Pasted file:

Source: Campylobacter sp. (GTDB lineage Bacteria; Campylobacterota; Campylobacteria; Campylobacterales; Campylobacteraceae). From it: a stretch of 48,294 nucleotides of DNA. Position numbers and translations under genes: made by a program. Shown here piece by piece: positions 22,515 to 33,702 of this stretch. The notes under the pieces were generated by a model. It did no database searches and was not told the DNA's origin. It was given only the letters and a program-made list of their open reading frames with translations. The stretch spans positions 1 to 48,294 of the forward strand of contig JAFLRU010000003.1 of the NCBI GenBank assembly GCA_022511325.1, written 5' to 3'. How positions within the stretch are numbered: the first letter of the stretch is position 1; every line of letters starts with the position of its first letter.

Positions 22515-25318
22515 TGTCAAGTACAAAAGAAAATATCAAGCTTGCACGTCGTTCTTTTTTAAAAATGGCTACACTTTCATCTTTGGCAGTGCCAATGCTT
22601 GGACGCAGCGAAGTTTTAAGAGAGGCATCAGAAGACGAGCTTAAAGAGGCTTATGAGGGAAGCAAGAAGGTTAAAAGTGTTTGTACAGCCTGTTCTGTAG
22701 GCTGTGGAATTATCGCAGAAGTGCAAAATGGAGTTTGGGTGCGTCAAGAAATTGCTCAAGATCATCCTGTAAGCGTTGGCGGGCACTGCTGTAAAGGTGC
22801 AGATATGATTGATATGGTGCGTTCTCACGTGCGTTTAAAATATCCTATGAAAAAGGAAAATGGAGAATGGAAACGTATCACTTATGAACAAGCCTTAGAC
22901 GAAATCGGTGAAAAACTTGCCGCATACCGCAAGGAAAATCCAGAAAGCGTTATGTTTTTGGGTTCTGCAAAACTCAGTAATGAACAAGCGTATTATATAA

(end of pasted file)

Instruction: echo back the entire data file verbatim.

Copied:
Source: Campylobacter sp. (GTDB lineage Bacteria; Campylobacterota; Campylobacteria; Campylobacterales; Campylobacteraceae). From it: a stretch of 48,294 nucleotides of DNA. Position numbers and translations under genes: made by a program. Shown here piece by piece: positions 22,515 to 33,702 of this stretch. The notes under the pieces were generated by a model. It did no database searches and was not told the DNA's origin. It was given only the letters and a program-made list of their open reading frames with translations. The stretch spans positions 1 to 48,294 of the forward strand of contig JAFLRU010000003.1 of the NCBI GenBank assembly GCA_022511325.1, written 5' to 3'. How positions within the stretch are numbered: the first letter of the stretch is position 1; every line of letters starts with the position of its first letter.

Positions 22515-25318
22515 TGTCAAGTACAAAAGAAAATATCAAGCTTGCACGTCGTTCTTTTTTAAAAATGGCTACACTTTCATCTTTGGCAGTGCCAATGCTT
22601 GGACGCAGCGAAGTTTTAAGAGAGGCATCAGAAGACGAGCTTAAAGAGGCTTATGAGGGAAGCAAGAAGGTTAAAAGTGTTTGTACAGCCTGTTCTGTAG
22701 GCTGTGGAATTATCGCAGAAGTGCAAAATGGAGTTTGGGTGCGTCAAGAAATTGCTCAAGATCATCCTGTAAGCGTTGGCGGGCACTGCTGTAAAGGTGC
22801 AGATATGATTGATATGGTGCGTTCTCACGTGCGTTTAAAATATCCTATGAAAAAGGAAAATGGAGAATGGAAACGTATCACTTATGAACAAGCCTTAGAC
22901 GAAATCGGTGAAAAACTTGCCGCATACCGCAAGGAAAATCCAGAAAGCGTTATGTTTTTGGGTTCTGCAAAACTCAGTAATGAACAAGCGTATTATATAA